A Clockwork Orange was years ahead of Sweeney Todd in combining carnage and a good show tune. Alex proclaims his love of “Ultra violence” is brought upon by the music of Beethoven and Mozart, but one of the film’s most shocking scenes is the gang rape of a woman while belting out the lyrics to Singin’ in the Rain.


Makes you wonder what is up with that film when two of the killers on this list love it so much. Though this is the only example we get that Alex even cares about musicals, he does know all the words and I’m pretty certain that makes you a bit of a fan. Clockwork fans must have picked up on it because they developed this little mix of iconography.


This killer has no redeeming features. Call me old fashioned, I know lots of likeable characters who technically (or straight up) count as killers, but does rape definitely crossed the line between good and evil. The only good thing we can take from this is that even in such a bleak future, quality music at least survives.


Hannibal Lecter in The Silence of the Lambs

Once again we have a killer who primarily listens to opera (which makes me think I should re-write this list about murders who love opera). But Hannibal does quote song lyrics from the classic Broadway musical Oklahoma! when he says to Clarice that “people will say we’re in love.” He also rips the face off a man and wears it, shortly after eating another man’s ear.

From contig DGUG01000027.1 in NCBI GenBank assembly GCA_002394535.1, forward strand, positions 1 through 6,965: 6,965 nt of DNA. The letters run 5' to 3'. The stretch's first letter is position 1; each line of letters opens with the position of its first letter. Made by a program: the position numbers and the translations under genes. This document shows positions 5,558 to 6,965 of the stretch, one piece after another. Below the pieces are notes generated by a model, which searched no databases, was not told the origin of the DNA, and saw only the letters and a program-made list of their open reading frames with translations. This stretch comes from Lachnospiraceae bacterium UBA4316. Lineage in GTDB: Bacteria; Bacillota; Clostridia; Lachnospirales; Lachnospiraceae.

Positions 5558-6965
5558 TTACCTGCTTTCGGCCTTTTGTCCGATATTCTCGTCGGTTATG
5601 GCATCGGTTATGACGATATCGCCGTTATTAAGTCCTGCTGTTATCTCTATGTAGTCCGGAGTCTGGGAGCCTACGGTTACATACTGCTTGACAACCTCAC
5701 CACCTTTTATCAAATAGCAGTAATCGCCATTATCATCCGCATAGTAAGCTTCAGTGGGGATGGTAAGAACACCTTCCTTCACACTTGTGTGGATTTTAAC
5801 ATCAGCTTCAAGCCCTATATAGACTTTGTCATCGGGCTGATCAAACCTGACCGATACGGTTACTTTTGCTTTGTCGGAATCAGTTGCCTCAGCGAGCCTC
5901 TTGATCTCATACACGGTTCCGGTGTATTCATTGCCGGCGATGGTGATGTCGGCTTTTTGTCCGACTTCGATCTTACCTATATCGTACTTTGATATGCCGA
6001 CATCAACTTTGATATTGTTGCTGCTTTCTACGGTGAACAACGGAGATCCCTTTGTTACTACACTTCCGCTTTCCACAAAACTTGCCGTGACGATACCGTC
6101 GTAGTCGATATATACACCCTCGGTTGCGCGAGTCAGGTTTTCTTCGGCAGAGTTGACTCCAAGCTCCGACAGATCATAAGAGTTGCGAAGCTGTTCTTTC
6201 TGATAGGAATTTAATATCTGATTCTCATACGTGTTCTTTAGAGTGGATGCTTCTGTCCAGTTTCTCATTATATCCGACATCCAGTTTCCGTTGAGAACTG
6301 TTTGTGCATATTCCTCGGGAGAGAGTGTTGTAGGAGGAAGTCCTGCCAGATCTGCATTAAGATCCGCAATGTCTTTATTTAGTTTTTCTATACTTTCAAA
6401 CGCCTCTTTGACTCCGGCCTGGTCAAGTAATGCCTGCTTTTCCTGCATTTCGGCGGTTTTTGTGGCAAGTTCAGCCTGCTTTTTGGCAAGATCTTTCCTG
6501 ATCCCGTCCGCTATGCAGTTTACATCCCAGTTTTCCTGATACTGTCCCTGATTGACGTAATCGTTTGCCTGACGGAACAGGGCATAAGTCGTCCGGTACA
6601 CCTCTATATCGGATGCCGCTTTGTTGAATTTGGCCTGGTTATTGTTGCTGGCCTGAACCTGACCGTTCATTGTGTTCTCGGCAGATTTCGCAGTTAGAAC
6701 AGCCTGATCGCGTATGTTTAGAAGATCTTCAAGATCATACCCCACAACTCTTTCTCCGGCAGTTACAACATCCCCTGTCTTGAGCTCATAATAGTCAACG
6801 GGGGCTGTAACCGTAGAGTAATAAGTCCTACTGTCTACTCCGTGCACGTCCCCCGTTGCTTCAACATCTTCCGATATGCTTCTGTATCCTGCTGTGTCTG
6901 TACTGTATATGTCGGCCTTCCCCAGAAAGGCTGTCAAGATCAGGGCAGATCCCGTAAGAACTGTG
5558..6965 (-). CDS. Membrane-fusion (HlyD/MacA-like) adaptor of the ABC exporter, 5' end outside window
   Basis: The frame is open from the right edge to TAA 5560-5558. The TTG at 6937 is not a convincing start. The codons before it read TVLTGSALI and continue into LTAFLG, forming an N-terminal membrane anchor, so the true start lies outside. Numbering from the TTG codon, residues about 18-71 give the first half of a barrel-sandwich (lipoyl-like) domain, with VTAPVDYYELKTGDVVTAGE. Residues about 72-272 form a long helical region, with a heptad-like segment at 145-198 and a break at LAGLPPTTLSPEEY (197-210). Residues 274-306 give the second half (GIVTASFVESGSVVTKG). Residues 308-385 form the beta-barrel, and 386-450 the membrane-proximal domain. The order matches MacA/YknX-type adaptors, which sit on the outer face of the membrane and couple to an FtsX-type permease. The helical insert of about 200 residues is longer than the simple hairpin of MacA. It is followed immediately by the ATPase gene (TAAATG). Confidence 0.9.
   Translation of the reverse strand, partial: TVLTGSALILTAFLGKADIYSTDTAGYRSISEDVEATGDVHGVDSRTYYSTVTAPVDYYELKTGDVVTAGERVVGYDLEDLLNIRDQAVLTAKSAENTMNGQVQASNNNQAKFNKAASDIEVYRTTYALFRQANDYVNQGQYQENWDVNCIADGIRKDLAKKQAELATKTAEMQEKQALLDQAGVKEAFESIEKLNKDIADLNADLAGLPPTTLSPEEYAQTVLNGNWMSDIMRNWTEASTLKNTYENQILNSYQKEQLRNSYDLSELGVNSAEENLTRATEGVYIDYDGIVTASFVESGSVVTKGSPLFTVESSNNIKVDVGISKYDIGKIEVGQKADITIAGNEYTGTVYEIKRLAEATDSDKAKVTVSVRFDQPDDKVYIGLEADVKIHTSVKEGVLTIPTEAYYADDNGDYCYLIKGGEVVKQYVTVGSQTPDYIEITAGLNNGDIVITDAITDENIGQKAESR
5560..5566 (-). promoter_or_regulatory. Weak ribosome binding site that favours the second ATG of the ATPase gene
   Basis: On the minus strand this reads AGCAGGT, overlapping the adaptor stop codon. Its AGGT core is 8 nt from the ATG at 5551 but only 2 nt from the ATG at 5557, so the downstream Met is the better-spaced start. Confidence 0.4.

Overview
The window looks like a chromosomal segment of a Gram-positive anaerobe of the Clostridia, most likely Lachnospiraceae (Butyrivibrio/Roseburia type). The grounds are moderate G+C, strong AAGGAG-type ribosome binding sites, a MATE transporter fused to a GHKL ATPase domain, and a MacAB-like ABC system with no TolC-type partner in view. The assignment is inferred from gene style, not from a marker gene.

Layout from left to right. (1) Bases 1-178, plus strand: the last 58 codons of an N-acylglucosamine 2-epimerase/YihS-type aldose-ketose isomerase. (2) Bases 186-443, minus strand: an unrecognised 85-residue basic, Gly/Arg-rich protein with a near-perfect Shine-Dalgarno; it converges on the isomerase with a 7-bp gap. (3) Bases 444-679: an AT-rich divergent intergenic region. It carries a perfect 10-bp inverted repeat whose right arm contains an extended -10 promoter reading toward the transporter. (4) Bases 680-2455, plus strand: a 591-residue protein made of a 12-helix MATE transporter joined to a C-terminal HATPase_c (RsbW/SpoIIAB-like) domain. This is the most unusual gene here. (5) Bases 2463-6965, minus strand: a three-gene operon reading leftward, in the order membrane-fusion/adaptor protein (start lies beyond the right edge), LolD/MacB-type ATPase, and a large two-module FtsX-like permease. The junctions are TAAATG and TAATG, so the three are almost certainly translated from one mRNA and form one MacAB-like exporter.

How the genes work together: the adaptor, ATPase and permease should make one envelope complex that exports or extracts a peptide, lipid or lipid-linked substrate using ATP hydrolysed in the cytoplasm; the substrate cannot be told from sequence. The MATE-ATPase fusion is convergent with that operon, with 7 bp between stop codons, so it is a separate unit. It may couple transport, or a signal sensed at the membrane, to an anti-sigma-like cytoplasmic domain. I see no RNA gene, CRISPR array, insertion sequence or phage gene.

There are two murders in the film and Lecter the Oklahoma! fan is the favourite by far. The film has been made into a musical know as Silence! The Musical but it is a parody with the opening number actually sung by lambs.


Patrick Bateman in American Psycho

Patrick Bateman rapes and kills women and men in his apartment with a Les Miserables poster on his wall.


He also mentions that he has matinee tickets to the show so he’s a pretty big fan. Anyone who has read the book or seen the film will know that it acts as a critique of soulless consumer culture. Musical fans may know that the 1980s not only marked the boom of Wall Street (which is blamed for giving these characters the money to be so consumer driven) but the rise of Megamusicals like Les Mis. These shows were heavily marketed money-making machines, hated by critics for having a lack of substance underneath all the epic stories and big sets. So it’s fitting that Bateman would love the high-grossing blockbuster musicals that are void of any real sentiment. His love of Les Mis is as much an understanding of this shallow character as his love of perfect business cards and Rolex’s.